The Xenitia Express
Neo-nomads are an increasing demographic of people whose work or living constraints are fluid and therefore are not bound to physical locations. This has resulted in the rising popularity of the liminal temporal spaces such as coworking spaces and airbnbs. Therefore the thesis examines this tension between hypermobility and rootedness in an increasingly nomadic world where the detachment from sedentary modes of living manifests itself through the vehicle of railway urbanism. The train typology and rail infrastructure are reimagined as a mobile settlements for transnational neo-nomads. Situated predominantly in South East Asia, the proposal is a form of rail urbanism which comprises a thousand carriage long train and its accompanying infrastructure. The thesis traces the trajectories of different nomads along the perpetual loop around South East Asia and explores the various synergistic and possibly insidious urbanistic and architectural interventions as a result of the Express. It questions the desirability and legality of this growing nomadic lifestyle by investigating how housing, infrastructure, and a new, moving human settlement can be continually distributed, sited, and transported in an endless journey of movement and stasis.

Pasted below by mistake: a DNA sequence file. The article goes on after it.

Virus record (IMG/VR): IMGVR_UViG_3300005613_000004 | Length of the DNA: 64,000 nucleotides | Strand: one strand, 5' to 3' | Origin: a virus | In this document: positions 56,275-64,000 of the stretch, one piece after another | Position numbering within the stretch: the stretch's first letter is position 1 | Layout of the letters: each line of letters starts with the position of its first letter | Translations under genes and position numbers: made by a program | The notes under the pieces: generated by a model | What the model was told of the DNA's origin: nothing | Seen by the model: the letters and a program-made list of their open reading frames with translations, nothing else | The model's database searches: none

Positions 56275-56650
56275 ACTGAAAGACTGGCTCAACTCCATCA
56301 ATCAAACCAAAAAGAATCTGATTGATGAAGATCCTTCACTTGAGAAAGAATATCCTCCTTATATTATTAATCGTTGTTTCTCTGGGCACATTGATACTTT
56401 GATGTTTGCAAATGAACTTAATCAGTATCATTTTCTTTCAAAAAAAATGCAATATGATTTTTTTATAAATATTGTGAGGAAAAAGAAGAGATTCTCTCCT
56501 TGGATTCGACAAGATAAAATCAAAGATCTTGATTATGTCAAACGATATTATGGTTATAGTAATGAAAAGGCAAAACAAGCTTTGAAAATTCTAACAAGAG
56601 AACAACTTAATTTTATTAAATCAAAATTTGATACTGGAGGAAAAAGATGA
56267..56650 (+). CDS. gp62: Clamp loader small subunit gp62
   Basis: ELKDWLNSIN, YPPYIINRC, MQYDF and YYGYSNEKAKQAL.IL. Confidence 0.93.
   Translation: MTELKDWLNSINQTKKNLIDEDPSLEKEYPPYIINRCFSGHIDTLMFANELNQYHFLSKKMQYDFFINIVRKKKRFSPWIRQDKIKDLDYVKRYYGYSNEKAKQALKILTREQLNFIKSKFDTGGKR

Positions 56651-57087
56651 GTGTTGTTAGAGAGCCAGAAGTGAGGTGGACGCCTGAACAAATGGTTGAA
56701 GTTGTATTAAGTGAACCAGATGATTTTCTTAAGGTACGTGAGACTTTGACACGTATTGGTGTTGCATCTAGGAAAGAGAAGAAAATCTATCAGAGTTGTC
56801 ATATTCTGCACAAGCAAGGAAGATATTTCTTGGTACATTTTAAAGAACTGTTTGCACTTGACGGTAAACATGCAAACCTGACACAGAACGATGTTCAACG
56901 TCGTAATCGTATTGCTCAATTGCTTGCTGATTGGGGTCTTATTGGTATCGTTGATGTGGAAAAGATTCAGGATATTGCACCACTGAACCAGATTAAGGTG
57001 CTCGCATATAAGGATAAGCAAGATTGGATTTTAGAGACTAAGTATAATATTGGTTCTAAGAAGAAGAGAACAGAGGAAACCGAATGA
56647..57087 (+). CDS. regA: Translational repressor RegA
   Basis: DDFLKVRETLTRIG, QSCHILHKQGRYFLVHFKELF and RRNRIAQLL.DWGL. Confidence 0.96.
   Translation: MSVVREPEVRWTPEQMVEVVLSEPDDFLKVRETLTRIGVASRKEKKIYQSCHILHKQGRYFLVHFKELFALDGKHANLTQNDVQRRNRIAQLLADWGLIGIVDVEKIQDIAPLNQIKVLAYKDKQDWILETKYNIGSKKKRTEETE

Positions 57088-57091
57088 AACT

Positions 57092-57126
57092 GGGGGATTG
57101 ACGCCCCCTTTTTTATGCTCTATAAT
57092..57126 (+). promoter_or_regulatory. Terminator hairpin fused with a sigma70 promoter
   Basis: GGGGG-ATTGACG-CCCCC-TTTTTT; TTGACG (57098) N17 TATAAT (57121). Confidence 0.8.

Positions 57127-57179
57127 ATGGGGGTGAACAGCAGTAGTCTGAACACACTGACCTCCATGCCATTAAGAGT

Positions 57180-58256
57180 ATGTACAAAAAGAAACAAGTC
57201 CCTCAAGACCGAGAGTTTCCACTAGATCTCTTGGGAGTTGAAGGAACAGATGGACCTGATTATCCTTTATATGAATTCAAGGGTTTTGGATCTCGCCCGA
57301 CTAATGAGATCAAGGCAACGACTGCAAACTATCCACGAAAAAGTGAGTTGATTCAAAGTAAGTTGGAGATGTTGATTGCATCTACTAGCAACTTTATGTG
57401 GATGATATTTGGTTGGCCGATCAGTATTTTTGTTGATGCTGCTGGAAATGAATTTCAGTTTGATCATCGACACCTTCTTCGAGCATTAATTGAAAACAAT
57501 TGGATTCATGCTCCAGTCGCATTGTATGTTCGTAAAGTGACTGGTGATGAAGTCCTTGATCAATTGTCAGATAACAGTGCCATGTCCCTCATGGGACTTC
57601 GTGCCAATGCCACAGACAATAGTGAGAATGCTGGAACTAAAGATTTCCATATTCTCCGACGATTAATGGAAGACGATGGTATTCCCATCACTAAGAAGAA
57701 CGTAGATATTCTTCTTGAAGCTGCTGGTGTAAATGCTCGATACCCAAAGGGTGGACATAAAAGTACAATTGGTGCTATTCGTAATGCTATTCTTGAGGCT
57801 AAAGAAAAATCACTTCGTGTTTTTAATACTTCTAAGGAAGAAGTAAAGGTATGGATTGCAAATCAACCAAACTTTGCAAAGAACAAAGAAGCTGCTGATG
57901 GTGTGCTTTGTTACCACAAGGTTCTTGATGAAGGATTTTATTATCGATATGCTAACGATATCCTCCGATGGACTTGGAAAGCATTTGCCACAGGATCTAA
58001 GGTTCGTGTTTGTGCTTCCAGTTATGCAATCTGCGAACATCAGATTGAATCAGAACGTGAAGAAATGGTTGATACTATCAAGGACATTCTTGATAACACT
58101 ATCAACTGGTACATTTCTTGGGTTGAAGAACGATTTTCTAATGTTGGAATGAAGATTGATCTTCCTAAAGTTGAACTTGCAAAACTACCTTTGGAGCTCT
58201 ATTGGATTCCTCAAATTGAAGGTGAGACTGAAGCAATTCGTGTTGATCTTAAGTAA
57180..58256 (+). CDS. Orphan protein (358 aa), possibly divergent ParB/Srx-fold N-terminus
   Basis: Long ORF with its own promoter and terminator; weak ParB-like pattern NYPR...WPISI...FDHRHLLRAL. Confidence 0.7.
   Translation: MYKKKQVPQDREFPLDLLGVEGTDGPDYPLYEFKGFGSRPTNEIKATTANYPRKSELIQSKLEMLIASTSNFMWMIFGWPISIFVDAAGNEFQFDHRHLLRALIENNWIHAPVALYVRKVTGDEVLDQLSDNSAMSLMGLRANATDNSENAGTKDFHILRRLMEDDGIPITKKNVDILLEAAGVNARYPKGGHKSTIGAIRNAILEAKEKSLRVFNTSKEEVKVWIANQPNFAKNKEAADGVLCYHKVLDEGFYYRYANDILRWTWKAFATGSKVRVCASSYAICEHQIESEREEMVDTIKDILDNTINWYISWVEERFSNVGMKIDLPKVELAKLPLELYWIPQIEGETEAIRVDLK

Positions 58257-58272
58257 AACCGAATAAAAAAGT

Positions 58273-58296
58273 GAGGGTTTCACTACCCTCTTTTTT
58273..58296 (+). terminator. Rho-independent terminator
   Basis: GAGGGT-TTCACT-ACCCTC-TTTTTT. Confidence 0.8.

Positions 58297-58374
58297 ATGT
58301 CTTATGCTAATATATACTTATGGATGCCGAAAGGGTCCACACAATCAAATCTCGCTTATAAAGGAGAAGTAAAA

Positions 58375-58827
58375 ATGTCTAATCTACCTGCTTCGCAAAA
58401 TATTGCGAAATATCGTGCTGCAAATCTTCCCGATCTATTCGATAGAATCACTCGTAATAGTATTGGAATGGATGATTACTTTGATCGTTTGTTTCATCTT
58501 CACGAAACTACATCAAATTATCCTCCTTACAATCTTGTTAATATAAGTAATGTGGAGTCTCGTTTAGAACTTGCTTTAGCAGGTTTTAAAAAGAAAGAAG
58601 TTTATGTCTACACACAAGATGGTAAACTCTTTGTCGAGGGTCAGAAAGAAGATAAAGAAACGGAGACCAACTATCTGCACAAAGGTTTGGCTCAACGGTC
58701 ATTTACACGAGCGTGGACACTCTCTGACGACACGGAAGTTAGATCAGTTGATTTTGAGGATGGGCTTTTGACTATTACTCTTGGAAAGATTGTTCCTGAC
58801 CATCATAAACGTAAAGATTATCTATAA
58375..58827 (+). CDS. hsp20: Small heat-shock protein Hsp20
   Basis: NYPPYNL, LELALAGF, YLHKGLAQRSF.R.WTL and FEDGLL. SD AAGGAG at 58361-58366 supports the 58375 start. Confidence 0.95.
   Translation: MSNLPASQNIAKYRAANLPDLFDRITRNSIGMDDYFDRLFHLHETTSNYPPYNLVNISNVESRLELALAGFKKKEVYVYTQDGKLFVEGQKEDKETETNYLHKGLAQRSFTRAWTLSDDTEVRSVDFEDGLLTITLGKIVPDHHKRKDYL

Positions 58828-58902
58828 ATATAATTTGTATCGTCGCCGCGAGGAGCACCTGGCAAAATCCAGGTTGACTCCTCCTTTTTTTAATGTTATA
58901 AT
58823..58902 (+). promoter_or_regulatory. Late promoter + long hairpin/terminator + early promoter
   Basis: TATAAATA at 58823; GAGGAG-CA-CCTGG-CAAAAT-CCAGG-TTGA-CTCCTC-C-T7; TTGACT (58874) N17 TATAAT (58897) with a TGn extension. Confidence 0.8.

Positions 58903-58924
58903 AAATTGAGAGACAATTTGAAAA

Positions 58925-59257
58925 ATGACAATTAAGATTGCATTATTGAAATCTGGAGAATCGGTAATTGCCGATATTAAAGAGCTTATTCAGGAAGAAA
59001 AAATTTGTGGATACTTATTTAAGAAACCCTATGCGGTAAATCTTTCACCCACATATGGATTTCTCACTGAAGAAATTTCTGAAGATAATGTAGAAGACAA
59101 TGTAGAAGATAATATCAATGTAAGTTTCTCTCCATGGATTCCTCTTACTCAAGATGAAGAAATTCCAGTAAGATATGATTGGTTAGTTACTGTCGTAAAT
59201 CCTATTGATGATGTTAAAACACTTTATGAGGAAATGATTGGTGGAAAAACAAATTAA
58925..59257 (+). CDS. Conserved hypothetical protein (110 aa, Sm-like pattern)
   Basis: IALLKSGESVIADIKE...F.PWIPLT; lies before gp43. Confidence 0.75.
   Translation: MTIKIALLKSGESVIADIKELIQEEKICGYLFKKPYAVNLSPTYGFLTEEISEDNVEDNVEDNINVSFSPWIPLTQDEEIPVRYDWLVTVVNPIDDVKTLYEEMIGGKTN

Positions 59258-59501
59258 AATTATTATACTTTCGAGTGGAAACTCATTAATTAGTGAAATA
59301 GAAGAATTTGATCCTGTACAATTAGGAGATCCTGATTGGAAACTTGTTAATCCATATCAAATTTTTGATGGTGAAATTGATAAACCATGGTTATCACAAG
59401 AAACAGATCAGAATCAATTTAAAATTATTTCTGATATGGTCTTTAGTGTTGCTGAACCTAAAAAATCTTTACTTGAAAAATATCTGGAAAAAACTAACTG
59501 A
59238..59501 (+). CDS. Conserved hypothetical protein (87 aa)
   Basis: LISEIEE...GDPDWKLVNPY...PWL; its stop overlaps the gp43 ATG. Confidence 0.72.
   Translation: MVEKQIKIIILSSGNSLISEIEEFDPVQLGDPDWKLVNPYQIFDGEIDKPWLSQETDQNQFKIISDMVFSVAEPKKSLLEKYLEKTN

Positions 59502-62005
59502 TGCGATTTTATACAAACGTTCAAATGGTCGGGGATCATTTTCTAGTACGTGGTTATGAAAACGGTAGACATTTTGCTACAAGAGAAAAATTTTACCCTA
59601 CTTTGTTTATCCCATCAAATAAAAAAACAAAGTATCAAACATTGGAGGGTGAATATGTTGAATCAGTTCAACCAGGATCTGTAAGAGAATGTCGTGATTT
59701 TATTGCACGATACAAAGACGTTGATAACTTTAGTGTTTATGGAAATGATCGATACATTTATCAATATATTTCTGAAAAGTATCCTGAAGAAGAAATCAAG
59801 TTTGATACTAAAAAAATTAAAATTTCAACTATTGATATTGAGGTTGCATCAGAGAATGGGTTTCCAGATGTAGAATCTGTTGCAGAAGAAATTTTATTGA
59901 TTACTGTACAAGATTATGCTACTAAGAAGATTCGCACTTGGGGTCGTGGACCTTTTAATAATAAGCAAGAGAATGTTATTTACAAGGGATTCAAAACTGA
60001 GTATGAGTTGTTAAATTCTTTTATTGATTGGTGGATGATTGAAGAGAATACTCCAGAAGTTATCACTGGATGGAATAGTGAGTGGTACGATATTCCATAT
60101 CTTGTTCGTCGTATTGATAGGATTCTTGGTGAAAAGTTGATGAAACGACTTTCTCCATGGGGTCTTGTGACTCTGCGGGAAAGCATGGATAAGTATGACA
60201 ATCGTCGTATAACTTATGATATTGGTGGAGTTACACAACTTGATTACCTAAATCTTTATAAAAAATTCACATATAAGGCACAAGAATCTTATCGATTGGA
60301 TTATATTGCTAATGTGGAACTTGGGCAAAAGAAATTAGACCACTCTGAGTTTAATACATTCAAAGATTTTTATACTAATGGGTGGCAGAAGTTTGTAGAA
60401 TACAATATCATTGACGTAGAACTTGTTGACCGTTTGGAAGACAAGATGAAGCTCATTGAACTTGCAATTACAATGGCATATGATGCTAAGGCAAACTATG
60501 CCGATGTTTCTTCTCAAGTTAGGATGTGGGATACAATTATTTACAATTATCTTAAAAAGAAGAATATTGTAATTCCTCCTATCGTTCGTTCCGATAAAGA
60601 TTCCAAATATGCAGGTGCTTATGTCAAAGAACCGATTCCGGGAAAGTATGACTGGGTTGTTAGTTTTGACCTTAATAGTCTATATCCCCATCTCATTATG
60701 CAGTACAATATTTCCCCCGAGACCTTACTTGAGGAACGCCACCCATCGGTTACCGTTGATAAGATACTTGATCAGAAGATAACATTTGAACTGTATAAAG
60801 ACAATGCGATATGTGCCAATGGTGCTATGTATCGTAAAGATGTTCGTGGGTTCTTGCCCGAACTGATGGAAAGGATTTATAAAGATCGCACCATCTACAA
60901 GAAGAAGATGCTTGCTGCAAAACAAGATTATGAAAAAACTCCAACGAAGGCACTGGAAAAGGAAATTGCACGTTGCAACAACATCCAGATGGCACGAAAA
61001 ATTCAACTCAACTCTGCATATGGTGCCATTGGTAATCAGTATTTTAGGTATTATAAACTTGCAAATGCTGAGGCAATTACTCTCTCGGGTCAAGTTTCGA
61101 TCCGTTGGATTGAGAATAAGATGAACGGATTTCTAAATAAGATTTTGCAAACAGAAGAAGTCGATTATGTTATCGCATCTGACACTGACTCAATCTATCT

The thesis speculates on the future of rail urbanism in an increasingly nomadic world by reimagining the train typology and rail infrastructure as a mobile settlement for the transnational neo-nomads. Sited in Bangkok and across different scales, the proposal brings together neo-nomads who are no longer strictly bound to fixed physical locations or material possessions. The nomadic nation proposed in the thesis imagines how housing, infrastructure, and a new, moving human settlement can be continually distributed, sited, and transported in an endless journey of movement and stasis.
- Assoc. Prof. Thomas Kong
Chua Ming Hao
Chua Ming Hao